We can see from the screenshot above that nmap guessed that this site is running F5 Networks with a 93% probability and OpenBSD with a lower 85% probability.

Step 4: Stealth Scan

The above scan by nmap is highly reliable, but its drawback is that it's also easily detectable. Nearly every system admin will know that you're scanning their network as it creates a full TCP connection, and this is logged with your IP address in the log files.

A more stealthy scan can be conducted using the -sS switch in nmap. This scan uses SYN flagged packets that do NOT create a connection on the target machine and therefore are not logged. This type of scan is slightly less reliable, but is much more stealthy. Type:

  • bt > nmap -sS espn.com

As we can see in the screenshot above, it gave us the same results without our activity being logged by the target system.

Step 5: Evading Intrusion Detection Systems

Most commercial servers and websites have intrusion detection systems (IDS) protecting them. These systems look for telltale signs of malicious activity, then alert the security administrator. Scans such as ours are easily detected by these systems and can set off an alert.

However, there are numerous ways to evade these IDSs, and we'll look at one here.

IDSs usually have a threshold setting. This means that if it sees numerous packets that appear to be scans, then it will alert the admin. To avoid detection, we can simply slow down our scan below this threshold. Nmap has numerous speed settings. Here we'll use the "sneaky" speed setting. Let's type:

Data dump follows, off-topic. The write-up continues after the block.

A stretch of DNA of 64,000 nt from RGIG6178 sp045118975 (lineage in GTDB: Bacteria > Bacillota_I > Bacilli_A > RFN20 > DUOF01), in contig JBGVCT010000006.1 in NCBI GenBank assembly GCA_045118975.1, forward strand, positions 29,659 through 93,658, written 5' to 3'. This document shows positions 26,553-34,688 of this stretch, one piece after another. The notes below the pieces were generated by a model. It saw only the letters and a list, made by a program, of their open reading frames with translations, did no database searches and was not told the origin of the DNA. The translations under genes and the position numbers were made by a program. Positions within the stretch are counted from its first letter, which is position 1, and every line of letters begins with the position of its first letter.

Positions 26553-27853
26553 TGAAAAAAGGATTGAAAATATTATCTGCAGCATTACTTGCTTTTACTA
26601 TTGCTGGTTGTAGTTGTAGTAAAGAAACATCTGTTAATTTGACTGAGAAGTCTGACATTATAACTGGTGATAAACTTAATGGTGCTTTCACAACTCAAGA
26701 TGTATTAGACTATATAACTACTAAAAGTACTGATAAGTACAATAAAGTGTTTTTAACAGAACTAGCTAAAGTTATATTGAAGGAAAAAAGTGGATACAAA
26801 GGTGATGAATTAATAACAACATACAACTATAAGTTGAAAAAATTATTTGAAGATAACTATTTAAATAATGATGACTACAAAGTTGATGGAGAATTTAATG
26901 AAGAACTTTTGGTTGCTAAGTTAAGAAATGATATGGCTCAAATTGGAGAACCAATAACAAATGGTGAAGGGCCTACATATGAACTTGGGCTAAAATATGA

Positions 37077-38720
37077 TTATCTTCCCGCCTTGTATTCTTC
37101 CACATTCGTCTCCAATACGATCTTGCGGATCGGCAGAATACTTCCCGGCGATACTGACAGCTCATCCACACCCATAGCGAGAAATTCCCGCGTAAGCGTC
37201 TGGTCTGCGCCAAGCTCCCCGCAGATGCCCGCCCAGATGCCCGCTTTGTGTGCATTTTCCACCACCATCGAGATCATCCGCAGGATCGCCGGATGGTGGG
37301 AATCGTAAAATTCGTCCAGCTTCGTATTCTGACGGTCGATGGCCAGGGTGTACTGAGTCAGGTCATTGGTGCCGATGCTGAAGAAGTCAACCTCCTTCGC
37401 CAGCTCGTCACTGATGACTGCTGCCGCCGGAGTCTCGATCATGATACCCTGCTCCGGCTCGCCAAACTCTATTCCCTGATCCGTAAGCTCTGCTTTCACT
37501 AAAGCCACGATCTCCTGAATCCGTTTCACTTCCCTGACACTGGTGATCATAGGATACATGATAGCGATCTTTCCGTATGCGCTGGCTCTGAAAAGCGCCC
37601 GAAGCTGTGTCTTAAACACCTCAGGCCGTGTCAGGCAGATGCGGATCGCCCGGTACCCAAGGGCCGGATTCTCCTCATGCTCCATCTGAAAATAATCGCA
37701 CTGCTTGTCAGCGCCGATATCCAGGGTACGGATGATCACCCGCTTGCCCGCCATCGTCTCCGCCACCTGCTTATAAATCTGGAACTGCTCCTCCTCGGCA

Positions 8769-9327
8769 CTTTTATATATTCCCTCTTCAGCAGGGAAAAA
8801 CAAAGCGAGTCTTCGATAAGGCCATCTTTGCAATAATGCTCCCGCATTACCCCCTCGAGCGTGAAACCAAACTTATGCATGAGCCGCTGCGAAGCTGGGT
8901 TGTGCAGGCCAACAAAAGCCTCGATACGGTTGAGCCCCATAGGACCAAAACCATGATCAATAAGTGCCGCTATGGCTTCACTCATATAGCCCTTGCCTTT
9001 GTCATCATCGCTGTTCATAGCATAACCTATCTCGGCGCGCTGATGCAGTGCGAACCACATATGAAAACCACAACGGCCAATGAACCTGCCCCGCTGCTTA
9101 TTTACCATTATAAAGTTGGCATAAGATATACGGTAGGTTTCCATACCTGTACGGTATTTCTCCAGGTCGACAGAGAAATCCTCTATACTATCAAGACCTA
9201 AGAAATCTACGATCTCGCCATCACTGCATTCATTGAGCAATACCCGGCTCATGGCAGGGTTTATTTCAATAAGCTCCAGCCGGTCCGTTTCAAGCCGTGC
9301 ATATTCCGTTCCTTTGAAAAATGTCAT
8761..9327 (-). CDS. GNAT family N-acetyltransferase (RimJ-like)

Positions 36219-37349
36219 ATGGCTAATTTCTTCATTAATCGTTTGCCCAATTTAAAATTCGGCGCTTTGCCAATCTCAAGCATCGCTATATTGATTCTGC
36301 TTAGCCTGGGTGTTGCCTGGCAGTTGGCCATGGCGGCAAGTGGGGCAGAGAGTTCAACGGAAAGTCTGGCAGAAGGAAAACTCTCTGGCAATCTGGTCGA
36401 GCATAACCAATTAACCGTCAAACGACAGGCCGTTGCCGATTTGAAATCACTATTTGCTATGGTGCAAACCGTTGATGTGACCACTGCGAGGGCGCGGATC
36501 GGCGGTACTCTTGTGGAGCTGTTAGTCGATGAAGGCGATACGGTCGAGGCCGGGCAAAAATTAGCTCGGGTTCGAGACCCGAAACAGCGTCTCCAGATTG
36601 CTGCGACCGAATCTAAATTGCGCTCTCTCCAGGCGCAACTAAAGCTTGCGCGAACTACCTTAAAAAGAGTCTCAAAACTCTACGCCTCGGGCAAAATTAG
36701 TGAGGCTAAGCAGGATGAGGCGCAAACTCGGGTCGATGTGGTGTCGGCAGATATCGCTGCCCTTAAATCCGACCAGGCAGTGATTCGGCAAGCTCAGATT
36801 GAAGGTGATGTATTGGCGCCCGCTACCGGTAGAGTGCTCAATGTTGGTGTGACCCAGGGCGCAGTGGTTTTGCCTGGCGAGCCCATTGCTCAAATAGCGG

• bt > nmap -sS -T2 espn.com

The -T2 setting tells nmap to use the sneaky speed. This scan will likely take longer, but it is much more likely to go undetected by the IDS.

One Final Note

Nmap can also be an excellent denial of service (DOS) tool. If several individuals all send packets from nmap at a target simultaneously at high speed (nmap "insane" speed or -T5), they're likely to overwhelm the target and it will be unable to process new website requests effectively, rendering it useless.

We'll continue with more reconnaissance techniques in future tutorials, so keep coming back! Until then, feel free to ask questions on this topic below, or head the Null Byte forum for any questions off topic.

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I can't update Metasploit Framework in Backtract 5R3. I'm running it with Virtualbox, and when I type "msfupdate" in the msfconsole, it says "Authentication realm: <https://www.metasploit.com:443> = MSF must be updated via GitHub or a more recent msfupdate. See [http://r-7.co/MSF-SVN for more = . How do I go about fixing this? Is it because Tortoise SVN is installed on my computer?